The cost to a government of an effective fuel integrity programme is quickly recovered. Fuel tax evasion fraud is reduced, increasing the tax revenues collected by the government. Fuel subsidy abuse and overall subsidy spending are minimised, ensuring the intended recipients benefit and providing additional government funds for other services to benefit the country. Depending on the complexity of the implementation, financial benefits to the government will definitely begin accruing during the first year. By the second year, the programme will not only be self-funding but will have achieved a sizeable return on investment.
To recover excise tax revenue lost to fuel fraud, a fuel integrity programme is a wise investment no matter the annual fuel volumes or amount of tax levied. The Government has lost billions of dollars in unpaid taxes versus the amount of fuel imported into the country. We need to recover these funds as a country and the technology to do so is locally available.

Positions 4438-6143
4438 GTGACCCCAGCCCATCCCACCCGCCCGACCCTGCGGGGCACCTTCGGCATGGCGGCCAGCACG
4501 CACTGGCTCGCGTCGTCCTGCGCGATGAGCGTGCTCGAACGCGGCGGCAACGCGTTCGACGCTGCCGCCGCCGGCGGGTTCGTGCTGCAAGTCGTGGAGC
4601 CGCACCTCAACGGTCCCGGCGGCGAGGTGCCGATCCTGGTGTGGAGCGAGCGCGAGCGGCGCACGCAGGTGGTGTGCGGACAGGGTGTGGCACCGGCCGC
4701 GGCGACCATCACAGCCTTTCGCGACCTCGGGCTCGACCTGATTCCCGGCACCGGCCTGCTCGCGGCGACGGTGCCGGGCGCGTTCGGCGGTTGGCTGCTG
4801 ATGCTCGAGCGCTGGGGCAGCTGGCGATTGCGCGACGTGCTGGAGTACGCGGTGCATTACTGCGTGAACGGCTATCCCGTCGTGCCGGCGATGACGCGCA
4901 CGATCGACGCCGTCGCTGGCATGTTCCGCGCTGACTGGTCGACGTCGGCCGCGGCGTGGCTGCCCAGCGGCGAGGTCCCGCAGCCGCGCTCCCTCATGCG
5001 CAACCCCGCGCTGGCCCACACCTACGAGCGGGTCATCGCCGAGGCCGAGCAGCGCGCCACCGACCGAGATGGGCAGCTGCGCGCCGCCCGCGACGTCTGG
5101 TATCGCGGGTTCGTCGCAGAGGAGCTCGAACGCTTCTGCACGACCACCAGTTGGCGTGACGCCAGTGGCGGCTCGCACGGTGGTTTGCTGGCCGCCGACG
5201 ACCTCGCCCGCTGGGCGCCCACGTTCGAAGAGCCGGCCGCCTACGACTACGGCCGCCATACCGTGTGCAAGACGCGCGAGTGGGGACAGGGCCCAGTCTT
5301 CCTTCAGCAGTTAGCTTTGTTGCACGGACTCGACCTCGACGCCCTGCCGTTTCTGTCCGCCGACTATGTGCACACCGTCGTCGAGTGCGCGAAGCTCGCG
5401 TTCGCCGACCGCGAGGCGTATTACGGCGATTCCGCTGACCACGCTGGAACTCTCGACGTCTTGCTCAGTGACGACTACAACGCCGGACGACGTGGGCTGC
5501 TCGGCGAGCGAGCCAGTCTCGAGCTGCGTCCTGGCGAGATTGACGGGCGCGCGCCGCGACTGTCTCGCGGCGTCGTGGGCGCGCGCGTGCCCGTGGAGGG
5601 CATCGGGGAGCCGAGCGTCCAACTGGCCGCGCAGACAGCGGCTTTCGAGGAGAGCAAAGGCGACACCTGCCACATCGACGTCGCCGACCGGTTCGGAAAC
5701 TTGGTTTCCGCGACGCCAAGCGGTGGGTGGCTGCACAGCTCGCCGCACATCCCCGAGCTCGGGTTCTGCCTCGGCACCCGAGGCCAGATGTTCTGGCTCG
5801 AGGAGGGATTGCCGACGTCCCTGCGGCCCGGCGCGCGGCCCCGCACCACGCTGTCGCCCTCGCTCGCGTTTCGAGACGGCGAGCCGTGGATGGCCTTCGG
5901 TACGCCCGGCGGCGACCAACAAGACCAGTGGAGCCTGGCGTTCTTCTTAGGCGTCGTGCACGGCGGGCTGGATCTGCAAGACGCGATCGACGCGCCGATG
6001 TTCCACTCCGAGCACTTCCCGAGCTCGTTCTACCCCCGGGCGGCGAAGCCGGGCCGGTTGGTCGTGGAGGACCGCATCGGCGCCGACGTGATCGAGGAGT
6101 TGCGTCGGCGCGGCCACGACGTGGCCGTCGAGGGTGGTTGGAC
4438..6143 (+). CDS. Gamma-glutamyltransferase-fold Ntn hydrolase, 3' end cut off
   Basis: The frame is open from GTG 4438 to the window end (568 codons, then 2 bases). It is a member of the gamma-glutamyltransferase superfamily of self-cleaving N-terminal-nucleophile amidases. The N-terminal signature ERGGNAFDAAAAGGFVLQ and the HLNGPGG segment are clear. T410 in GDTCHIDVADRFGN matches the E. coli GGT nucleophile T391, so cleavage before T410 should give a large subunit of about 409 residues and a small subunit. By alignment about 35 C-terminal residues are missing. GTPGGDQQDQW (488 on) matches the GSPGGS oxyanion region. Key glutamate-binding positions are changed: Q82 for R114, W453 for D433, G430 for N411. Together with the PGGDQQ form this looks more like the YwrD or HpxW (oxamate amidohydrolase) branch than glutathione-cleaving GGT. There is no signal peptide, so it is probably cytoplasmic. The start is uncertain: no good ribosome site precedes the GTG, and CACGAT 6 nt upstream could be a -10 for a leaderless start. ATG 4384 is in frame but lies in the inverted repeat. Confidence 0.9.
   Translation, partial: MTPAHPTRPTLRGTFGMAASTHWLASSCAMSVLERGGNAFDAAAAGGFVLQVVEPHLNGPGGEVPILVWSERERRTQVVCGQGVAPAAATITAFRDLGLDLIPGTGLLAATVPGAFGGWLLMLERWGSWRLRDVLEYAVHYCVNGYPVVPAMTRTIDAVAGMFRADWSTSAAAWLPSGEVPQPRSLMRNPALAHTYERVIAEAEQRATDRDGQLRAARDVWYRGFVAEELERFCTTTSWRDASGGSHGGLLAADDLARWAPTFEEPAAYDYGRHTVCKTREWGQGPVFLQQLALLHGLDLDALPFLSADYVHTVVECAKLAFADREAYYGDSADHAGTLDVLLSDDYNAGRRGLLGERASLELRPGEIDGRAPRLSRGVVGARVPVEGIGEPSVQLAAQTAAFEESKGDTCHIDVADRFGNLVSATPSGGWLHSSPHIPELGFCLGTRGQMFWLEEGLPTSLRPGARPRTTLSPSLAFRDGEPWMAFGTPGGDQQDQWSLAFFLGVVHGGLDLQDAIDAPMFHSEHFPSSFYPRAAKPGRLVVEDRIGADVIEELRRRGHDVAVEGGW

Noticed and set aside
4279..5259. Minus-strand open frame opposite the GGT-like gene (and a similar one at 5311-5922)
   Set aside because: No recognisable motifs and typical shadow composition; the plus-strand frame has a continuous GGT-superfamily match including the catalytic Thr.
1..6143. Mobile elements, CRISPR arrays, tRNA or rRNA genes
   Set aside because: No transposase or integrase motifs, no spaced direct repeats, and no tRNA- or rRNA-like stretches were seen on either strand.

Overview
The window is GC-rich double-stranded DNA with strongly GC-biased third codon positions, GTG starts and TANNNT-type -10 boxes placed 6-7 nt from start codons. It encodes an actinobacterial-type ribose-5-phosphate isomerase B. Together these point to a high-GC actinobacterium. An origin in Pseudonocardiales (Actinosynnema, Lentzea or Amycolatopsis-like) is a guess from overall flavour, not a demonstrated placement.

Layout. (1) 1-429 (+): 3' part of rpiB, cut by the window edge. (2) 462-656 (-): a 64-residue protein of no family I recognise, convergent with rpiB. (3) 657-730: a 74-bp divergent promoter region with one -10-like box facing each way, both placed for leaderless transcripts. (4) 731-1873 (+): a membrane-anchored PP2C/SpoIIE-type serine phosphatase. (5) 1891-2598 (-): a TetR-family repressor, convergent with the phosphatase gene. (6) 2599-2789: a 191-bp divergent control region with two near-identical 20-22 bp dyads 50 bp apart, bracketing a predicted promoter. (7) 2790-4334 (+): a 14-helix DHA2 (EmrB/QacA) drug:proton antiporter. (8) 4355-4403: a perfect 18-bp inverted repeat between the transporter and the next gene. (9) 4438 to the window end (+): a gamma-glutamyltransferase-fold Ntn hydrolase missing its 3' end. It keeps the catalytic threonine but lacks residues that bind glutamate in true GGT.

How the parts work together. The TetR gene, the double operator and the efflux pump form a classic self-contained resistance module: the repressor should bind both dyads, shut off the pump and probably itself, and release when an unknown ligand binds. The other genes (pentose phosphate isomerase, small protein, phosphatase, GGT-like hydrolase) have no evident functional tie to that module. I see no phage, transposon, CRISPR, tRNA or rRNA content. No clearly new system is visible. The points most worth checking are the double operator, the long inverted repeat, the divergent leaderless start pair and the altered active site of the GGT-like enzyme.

Every day when they fill their gas tanks, citizens will experience firsthand the effectiveness of their Government and efficiency of the economy. Foreign investment and economic growth will be encouraged as businesses, factories, farmers and all aspects of society will have greater trust in the fuel supply. The economic growth resulting from a fuel integrity programme will benefit law abiding citizens — not criminals — adding to the prosperity and stability of the country.
Chris Ndlovu is a specialist in Government ICT monitoring systems & Critical Public Infrastructure Protection Government Business. He is the managing director of Duodecimar Technologies PL and writes in his personal capacity. Feedback on 0776 574 356: email firstname.lastname@example.org